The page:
Last week was #TimetoTalk Day, Mental Health Awareness Week is in May and in the autumn it’s World Mental Health Day. Last year at school we used World Mental Health Day as an opportunity to raise money for mental health charities, talk about mental health and we ran a mindfulness taster session too.
So the question is: with so many mental health awareness campaigns already do we really need Children’s Mental Health Week too?
In my mind yes, we most definitely do. Recently I asked some of the primary school children I teach mindfulness to how they had been using it to help them. Lots of them spoke about using different techniques – like finger breathing (demonstrated here on the ‘it’s been a hectic morning’ video) to help them when they get worried about assessments. Others talked about friendship issues getting them down at break times. Already, before they hit the teenage years, their language is peppered with words like ‘stress’, ‘anxiety’ and ‘concerns‘.
So it’s incredibly important to start these conversations with children before they reach secondary school and continue them at key stages 3, 4 and 5 too. Especially as the survey published in conjunction with ‘The Big Assembly’ indicated that over 60% of 10 and 11 year olds worry ‘all the time’. According to the findings the children’s top concerns were their family and friends being okay, and not doing well at school (see more about the survey conducted by Place2Be here). The Mental Health Foundation identify that 10% of 5 – 16 year olds have a clinically diagnosable mental health problem. An equally alarming statistic that is also commonly bandied about is that it is estimated that 50 per cent of all mental health problems are established by the age of 14 (some research is now suggesting that this has fallen further to 12 years old) and 75 per cent by the age of 24.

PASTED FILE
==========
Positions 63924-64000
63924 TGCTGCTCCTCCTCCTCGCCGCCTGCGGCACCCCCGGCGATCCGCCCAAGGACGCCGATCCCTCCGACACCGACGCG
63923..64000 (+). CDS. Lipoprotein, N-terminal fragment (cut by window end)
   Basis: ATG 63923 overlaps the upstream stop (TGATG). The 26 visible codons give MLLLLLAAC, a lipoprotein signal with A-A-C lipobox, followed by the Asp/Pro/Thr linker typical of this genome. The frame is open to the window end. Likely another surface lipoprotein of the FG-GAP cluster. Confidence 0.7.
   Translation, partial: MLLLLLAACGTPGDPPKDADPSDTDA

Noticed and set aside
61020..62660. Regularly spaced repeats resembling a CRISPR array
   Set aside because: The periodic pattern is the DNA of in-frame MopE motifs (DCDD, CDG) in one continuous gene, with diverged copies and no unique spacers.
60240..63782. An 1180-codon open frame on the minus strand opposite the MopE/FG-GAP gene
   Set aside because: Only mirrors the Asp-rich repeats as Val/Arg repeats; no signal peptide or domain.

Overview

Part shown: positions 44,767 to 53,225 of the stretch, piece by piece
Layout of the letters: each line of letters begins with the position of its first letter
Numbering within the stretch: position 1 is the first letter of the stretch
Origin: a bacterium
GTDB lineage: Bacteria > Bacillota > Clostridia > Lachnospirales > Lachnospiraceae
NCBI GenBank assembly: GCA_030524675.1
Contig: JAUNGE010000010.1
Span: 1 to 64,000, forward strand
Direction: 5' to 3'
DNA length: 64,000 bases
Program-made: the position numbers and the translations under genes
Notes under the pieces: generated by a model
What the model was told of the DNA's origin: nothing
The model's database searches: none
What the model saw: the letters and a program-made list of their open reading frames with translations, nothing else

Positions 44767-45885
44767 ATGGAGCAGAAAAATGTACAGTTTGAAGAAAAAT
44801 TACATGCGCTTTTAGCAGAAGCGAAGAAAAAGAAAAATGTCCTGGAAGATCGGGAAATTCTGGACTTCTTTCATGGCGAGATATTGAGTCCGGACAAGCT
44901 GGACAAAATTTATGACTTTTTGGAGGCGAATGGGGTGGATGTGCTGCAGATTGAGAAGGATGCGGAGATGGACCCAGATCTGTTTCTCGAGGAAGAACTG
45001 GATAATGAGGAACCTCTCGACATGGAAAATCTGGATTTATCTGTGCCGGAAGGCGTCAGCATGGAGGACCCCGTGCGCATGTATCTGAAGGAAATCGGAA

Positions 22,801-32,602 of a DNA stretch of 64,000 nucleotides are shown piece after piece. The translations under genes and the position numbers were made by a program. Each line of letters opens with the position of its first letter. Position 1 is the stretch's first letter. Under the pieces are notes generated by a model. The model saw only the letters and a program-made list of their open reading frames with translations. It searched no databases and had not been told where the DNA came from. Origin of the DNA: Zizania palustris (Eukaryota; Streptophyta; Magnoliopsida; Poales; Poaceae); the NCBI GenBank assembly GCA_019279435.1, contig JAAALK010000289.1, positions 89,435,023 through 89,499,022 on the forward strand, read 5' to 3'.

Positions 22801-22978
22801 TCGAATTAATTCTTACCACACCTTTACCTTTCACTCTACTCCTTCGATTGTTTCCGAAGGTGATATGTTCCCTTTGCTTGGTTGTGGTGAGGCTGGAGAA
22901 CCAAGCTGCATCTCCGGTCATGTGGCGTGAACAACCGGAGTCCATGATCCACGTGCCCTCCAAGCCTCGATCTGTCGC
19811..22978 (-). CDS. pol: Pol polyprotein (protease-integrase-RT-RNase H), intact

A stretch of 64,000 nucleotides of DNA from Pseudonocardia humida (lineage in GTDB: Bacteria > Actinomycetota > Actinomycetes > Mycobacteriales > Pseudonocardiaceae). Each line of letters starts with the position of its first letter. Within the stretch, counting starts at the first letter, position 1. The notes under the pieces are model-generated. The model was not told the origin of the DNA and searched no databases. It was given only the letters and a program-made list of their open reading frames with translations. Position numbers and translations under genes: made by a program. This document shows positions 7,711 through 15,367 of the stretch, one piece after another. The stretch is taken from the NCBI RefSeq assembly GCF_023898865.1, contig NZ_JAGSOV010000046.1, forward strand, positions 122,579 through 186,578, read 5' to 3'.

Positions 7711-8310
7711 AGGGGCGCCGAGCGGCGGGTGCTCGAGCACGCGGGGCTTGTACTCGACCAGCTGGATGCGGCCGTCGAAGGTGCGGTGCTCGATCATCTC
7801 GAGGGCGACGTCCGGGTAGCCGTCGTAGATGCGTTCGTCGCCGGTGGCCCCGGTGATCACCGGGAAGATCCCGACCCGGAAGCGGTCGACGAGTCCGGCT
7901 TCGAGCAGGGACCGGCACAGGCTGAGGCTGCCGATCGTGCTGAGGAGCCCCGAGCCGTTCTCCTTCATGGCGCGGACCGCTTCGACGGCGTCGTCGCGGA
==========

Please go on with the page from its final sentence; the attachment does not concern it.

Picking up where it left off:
Although not a massive fan of royalty per se, I welcome the younger royals backing of ‘children’s mental health week’ and how they caught the attention of the media with their support for the campaign. On Monday the Duke and Duchess of Cambridge teamed up with the charity Place2Be to kick the campaign off with ‘The Big Assembly’ at Mitchell Brook Primary School in northwest London and it seemed an entirely appropriate message to be propagated to help wellbeing – be kind.
This year’s focus on kindness is spot on. Cultivating kindness is a key principle of mindfulness and there is robust science behind it. Not only does promoting kindness help lower the number of bullying instances in schools, but research shows that kindness can help the ‘agent of kindness’ feel a natural “Helper’s High”. Dr David Hamilton writes about a study from the 1970s where teenagers with behavioural difficulties were asked to tutor younger children. According to Hamilton the results, published in the American Journal of Psychiatry “showed that in helping younger kids, the ‘teen tutors’ made significant improvements themselves in maths, reading, and sentence completion tasks. Most of them also showed positive changes in their attitude towards themselves, others, education and the future.”
As Catherine Roche, Place2Be’s Chief Executive commented on Women’s Hour this Monday, teaching children coping strategies [like mindfulness] will help to ensure that children’s problems ‘won’t grow with them’.
Wouldn’t it be lovely to equip the next generation with skills that help to build their resilience and emotional intelligence so that their perceived problems don’t grow with them?
And in an education system when often assessments are prioritised over everything else isn’t it time we allowed our children a little time and space to explore the power of good mental hygiene?
Yes. We really DO need Children’s Mental Health Week.